A reader posted this this response to my most recent post, on online education:
“Here’s the burning question: Which method of instruction is most conducive to learning?
I m not sure we know how to make that evaluation, and even if we did the answer will likely differ from student to student.
I was hoping your post would provide some insight into the overall effectiveness of online instruction. I know how difficult the question is to address, but can you compare the quality of learning experienced by your “regular” students versus those who take an online course? In my mind, everything else is secondary.”
Since many states are just beginning to offer online courses as a part of the regular public school curriculum, there’s not a lot of reliable data out there. Probably the most often cited “meta study” — that is, review of the research literature — comes from a 2010 report by the U.S. Department of Education. I’m posting the study’s summary conclusions, and putting the bottom line and an important qualification in all caps. You can also follow the link to the full study.
By the way, I’ll answer the second part of the question, about my personal experience, in an upcoming series of posts.
Here’s what the report had to say:
“A systematic search of the research literature from 1996 through July 2008 identified “more than a thousand empirical studies of online learning. Analysts screened these studies to find those that (a) contrasted an online to a face-to-face condition, (b) measured student learning outcomes, (c) used a rigorous research design, and (d) provided adequate information to calculate an effect size. As a result of this screening, 50 independent effects were identified that could be subjected to meta-analysis. THE META-ANALYSIS FOUND THAT, ON AVERAGE, STUDENTS IN ONLINE LEARNING CONDITIONS PERFORMED MODESTLY BETTER THAN THOSE RECEIVING FACE-TO-FACE INSTRUCTION.. The difference between student outcomes for online and face-to-face classes–measured as the difference between treatment and control means, divided by the pooled standard deviation–was larger in those studies contrasting conditions that blended elements of online and face-to-face instruction with conditions taught entirely face-to-face. Analysts noted that these blended conditions often included additional learning time and instructional elements not received by students in control conditions. This finding suggests that the positive effects associated with blended learning should not be attributed to the media, per se. AN UNEXPECTED FIDING WAS THE SMALL NUMBER OF RIGOROUS PUBLISHED STUDIES CONTRASTING ONLINE AND FACE-TO-FACE LEARNING CONDITIONS FOR K-12 STUDENTS. IN LIGHT OF THIS SMALL CORPUS, CAUTION IS REQUIRED IN GENERALIZING TO THE k-12 POPULATION BECAUSE THE RESULTS ARE DERIVED FOR THE MOST PART FROM STUDIES IN OTHER SETTINGS (E.G., MEDICAL TRAINING, HIGHER EDUCATION.)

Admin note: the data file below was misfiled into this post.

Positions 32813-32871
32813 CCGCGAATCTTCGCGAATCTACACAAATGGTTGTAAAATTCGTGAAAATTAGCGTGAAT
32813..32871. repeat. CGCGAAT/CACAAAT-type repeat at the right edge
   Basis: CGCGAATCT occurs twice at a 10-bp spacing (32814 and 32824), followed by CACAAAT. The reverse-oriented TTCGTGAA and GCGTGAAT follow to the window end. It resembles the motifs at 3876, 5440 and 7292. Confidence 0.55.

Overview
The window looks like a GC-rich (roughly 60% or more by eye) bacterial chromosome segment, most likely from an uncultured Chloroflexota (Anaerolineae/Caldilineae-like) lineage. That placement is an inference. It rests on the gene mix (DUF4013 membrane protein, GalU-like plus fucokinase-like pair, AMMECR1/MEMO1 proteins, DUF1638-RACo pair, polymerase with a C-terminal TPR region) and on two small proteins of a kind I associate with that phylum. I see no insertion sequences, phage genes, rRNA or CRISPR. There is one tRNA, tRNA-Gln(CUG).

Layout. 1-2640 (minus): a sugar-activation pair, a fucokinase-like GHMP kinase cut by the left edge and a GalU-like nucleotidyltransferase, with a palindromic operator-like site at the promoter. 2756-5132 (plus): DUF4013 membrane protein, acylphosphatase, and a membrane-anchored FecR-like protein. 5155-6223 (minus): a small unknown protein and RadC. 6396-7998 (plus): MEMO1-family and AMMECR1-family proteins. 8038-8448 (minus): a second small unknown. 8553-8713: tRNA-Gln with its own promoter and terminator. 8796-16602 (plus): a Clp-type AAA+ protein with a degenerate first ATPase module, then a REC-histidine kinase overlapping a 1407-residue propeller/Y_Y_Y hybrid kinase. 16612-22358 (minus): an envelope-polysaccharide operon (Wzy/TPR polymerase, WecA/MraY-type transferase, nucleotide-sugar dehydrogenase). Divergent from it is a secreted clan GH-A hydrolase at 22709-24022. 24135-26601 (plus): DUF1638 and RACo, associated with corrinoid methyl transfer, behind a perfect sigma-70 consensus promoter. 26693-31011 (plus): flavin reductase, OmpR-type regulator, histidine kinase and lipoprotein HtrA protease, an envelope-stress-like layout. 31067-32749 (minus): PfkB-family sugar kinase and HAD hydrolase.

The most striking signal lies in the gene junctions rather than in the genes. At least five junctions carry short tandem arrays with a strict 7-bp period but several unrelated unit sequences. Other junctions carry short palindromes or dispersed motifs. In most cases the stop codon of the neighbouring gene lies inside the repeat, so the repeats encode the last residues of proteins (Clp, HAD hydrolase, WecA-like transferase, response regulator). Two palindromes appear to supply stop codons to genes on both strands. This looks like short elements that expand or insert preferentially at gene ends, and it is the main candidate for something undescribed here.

Here’s the link to the full study.
Realize, by the way, that this kind of research isn’t going to capture my commentator’s chief insight, which is that online courses are likely to work better for some students than others. Blog readers know how firmly I believe in the “diff’rent strokes” model of reform. I’ll have more to say about that in my next, more personal, post.